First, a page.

Hanging on just a little bit longer

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O P I N I O N



I’m lying to my child. There, I said it. And it’s about something important. I don’t feel guilty about it either.

Maybe I should explain.

My natural inclination as a writer and reader is to lean into tactile and visual experiences: the feel of an old book in my hands, the pleasant tingle of my fingertips after an evening of writing, like I’m doing right now. Or visually, the words on a page, the view from a mountaintop, the face of my daughter or wife. These are sensory moments that feel weighty.

But it wasn’t until having Little Bean that I discovered how important music was to my identity, and how much I wanted her to experience that as well.

When I was my daughter’s age, my mother owned a transistor radio which she kept atop the fridge in our kitchen. She’d play it every morning as I’d get ready for school. She loved the Beatles, a seminal band to her youthful life, and would sing Hey Jude at the top of her voice as often as it came on the radio, which back then was a lot. 

There is this moment during one of those mornings when we sang it together – where she used a spoon as a mic and we both leaned into that kitchen utensil and belted those “Nah, nah, nahs” at the top of our lungs.

That remains a core memory for me. I always hoped it did for her as well. There’s plenty of research to back all this up, of course, the effect music can have on cognitive ability and concentration. But like a simple meal shared among friends, a simple tune sung with those you love and who love you back, offers a more emotional and intimate connection.

When I think back on my mother now, and she died when I was very young, Hey Jude is one of the moments I turn to where I can hear her voice and see her face.

Little Bean with “John Lennon” 2019 and 2022.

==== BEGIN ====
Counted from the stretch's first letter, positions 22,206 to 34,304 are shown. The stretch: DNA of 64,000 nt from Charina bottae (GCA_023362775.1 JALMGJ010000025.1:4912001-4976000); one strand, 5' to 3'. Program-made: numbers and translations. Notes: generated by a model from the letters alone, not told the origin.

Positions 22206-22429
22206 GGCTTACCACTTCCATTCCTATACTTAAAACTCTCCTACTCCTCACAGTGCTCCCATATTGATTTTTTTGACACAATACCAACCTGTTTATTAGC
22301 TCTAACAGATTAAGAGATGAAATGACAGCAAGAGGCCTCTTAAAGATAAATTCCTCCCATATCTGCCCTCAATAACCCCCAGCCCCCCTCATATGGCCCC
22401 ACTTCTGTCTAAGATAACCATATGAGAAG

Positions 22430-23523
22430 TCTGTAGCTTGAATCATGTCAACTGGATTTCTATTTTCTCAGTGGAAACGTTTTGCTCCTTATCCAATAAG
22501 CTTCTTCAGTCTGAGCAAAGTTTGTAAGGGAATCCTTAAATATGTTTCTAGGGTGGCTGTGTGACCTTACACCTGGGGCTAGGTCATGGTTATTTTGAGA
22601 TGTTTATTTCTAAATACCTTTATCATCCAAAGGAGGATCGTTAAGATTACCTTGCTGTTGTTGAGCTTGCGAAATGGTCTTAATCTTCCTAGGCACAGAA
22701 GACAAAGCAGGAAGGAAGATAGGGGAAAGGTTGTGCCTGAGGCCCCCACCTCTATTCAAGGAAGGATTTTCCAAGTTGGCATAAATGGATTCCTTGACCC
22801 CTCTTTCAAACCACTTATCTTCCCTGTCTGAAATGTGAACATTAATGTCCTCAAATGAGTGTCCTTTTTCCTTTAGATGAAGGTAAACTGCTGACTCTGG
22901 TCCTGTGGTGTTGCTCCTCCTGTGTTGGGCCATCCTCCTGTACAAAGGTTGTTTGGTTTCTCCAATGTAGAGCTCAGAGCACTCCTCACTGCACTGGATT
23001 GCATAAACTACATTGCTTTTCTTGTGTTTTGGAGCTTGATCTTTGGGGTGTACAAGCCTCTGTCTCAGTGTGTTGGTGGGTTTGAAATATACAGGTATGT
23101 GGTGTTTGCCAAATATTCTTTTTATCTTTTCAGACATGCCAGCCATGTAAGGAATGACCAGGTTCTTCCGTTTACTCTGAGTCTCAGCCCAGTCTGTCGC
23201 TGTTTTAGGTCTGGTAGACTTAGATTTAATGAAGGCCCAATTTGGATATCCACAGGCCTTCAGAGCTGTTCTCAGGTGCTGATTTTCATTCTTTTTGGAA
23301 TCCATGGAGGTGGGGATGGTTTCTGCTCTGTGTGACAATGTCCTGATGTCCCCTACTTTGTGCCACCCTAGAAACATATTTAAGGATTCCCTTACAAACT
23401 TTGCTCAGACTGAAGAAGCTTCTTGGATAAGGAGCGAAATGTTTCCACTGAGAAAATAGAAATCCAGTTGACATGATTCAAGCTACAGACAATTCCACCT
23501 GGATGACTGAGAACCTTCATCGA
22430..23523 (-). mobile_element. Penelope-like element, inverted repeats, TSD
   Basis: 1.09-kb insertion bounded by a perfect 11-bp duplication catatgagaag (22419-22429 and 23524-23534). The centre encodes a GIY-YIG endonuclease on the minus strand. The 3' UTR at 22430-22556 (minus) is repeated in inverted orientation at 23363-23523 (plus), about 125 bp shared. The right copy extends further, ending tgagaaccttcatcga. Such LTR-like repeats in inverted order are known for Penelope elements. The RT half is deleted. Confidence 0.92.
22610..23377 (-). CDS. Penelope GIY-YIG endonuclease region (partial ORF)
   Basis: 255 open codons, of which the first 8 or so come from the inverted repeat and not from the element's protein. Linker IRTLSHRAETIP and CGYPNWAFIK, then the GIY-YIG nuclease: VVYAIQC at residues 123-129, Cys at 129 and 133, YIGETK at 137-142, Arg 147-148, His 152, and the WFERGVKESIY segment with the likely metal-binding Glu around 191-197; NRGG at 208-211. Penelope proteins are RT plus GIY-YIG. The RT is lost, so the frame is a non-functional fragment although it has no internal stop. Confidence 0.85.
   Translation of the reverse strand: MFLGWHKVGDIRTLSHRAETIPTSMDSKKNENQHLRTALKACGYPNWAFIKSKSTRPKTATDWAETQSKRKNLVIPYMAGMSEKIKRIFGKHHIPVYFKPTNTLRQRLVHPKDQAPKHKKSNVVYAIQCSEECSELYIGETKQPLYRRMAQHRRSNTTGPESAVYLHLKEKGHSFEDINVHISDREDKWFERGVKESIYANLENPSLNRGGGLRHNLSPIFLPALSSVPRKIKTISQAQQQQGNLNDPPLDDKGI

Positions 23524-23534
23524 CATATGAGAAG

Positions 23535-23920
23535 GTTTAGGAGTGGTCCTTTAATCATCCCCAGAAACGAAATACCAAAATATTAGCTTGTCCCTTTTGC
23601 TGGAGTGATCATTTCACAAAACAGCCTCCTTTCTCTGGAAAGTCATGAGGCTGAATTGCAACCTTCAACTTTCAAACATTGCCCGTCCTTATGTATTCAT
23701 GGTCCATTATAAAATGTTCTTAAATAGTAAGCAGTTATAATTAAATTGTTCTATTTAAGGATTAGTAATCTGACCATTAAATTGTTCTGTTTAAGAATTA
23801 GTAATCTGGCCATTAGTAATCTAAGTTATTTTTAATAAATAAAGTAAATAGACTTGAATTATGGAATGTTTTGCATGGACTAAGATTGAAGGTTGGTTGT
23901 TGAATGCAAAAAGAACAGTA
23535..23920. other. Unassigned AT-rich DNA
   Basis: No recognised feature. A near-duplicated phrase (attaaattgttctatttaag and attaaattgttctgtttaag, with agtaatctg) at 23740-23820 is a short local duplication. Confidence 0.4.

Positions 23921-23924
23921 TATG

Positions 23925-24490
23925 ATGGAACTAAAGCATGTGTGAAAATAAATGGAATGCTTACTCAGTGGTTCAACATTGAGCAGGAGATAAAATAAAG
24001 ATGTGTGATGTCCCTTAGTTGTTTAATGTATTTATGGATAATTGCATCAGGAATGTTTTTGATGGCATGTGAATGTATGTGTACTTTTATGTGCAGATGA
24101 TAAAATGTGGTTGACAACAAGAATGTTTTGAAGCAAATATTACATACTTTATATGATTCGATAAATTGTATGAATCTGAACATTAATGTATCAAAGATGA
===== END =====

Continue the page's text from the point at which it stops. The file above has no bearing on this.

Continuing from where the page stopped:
The Beatles were a constant in Little Bean’s life as well. When she was a toddler, it was the funny, goofball songs – Octopus’s Garden, Ob-La-Di Ob-La-Da, and her favorite, Yellow Submarine. Then mornings, in the car on the way to pre-school, I’d pop in the best of the early years CD; the classics like Help and Hard Day’s Night. In recent times, she’s begun to dig a little deeper, belting out “All the lonely people” for example. I’ve had to tip-toe around exactly what the heck was Norwegian wood.

A couple years ago, before the pandemic, she became a Beatles groupie officially. We began to follow the cover band, Studio Two, a Massachusetts-based early Beatles band that would dress and perform not just Beatles songs but AS the Beatles, complete with mop-top wigs and ’60s style suits. She loves them. We saw them three times in one summer, and even got to befriend “John” who she’d always bring a flower.

Here’s the catch – no matter how much I’d try to explain the concept of a cover band to her, she always insisted that Studio Two was the real Beatles. So, after a while, I just let her believe. What could be more magical than the first band you see in your young life be The Beatles?

Fast forward to a couple weeks ago and the first time we made it back to a concert since the pandemic. Studio Two, or should I say, The Beatles, were playing in a local park in town and she was excited. She wore her Yellow Submarine shirt; we packed a lunch and off we went. 

While there, she ran into one of her little friends, a couple years older than her. They danced, ran around and enjoyed the music. Then this happened.

“Daddy,” she said, her friend in tow, both of them looking up at me, “he says that the Beatles don’t exist, that this is a fake band. This is the Beatles, right Daddy?”

I didn’t even hesitate. I straight up lied to both those kids. It wasn’t even hard.

“Yes,” I said, “yup, of course that’s The Beatles.”

They ran off, my daughter’s friend confused and defeated, my daughter elated. 

The world is tough enough, my friends, tough enough without her having to yet understand that The Beatles are long gone. She’s going to be upset at me when she finds out. It won’t be a pleasant moment. 

Until then, my mom’s voice echoes in my ears and my daughter twirled as Studio Two crashed into their version of I Saw Her Standing There and one tiny soul still believes and for now, I’m pretty okay with the lie being magical.


 

About this Author

dan-szczesny

Dan Szczesny

⇒ Transcendental Dad archives Dan Szczesny is a longtime journalist and writer who lives with his wife and energetic daughter in Manchester. Learn more about Dan’s adventures at www.dan-szczesny.square.site